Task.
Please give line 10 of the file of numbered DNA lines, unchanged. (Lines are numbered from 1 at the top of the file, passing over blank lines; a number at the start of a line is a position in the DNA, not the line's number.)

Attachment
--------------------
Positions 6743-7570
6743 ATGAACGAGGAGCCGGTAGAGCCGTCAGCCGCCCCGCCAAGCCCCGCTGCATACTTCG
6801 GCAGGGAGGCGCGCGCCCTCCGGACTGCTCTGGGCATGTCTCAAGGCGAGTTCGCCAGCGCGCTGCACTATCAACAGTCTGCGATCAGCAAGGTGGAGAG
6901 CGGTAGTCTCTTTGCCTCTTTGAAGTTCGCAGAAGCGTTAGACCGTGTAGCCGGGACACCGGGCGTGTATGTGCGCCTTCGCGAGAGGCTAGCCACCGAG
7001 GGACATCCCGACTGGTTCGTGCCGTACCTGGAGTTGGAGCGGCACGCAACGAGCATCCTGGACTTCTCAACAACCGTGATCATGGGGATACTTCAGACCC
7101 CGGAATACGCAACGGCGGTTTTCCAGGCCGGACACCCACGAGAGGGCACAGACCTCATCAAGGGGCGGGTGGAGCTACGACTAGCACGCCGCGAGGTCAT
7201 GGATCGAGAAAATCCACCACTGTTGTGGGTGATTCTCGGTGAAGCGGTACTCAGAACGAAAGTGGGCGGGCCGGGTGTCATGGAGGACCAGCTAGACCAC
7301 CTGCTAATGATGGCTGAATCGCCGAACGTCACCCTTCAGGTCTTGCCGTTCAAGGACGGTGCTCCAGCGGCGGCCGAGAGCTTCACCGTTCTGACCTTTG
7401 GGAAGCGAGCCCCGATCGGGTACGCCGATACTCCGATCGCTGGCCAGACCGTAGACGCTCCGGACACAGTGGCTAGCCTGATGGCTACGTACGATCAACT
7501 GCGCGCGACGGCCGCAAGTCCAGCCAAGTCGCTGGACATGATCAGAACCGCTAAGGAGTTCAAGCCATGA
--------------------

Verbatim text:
7501 GCGCGCGACGGCCGCAAGTCCAGCCAAGTCGCTGGACATGATCAGAACCGCTAAGGAGTTCAAGCCATGA